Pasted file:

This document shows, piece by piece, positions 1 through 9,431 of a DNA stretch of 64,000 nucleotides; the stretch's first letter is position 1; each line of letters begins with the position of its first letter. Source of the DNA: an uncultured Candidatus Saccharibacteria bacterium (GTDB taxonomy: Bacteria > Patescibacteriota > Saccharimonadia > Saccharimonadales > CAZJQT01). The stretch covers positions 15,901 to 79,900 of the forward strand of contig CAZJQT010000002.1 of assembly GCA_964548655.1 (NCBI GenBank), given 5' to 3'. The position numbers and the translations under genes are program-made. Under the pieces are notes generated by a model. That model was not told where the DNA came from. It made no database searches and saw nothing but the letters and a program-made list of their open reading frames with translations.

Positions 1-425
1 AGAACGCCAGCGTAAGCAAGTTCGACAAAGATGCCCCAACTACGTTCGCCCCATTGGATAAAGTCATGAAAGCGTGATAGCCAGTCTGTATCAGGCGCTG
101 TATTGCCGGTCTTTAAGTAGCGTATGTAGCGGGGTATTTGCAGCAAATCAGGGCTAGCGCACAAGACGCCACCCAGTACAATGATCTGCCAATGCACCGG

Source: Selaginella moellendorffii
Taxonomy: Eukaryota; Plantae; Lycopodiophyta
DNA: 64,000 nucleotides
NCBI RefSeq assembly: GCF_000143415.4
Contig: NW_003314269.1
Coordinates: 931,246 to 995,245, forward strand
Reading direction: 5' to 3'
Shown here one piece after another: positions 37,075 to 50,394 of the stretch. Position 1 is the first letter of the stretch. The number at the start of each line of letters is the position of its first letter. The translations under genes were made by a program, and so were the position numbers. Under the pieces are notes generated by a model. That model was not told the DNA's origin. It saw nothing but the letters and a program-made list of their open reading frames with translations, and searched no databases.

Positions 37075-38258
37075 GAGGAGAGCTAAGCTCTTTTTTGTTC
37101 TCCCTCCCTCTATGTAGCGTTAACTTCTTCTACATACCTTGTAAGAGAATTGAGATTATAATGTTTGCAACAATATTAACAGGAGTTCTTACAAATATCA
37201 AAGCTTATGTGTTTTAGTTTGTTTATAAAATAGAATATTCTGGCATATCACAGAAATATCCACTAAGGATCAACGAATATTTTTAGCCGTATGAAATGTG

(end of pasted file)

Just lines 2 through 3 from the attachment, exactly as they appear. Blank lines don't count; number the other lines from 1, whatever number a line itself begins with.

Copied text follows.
Positions 1-425
1 AGAACGCCAGCGTAAGCAAGTTCGACAAAGATGCCCCAACTACGTTCGCCCCATTGGATAAAGTCATGAAAGCGTGATAGCCAGTCTGTATCAGGCGCTG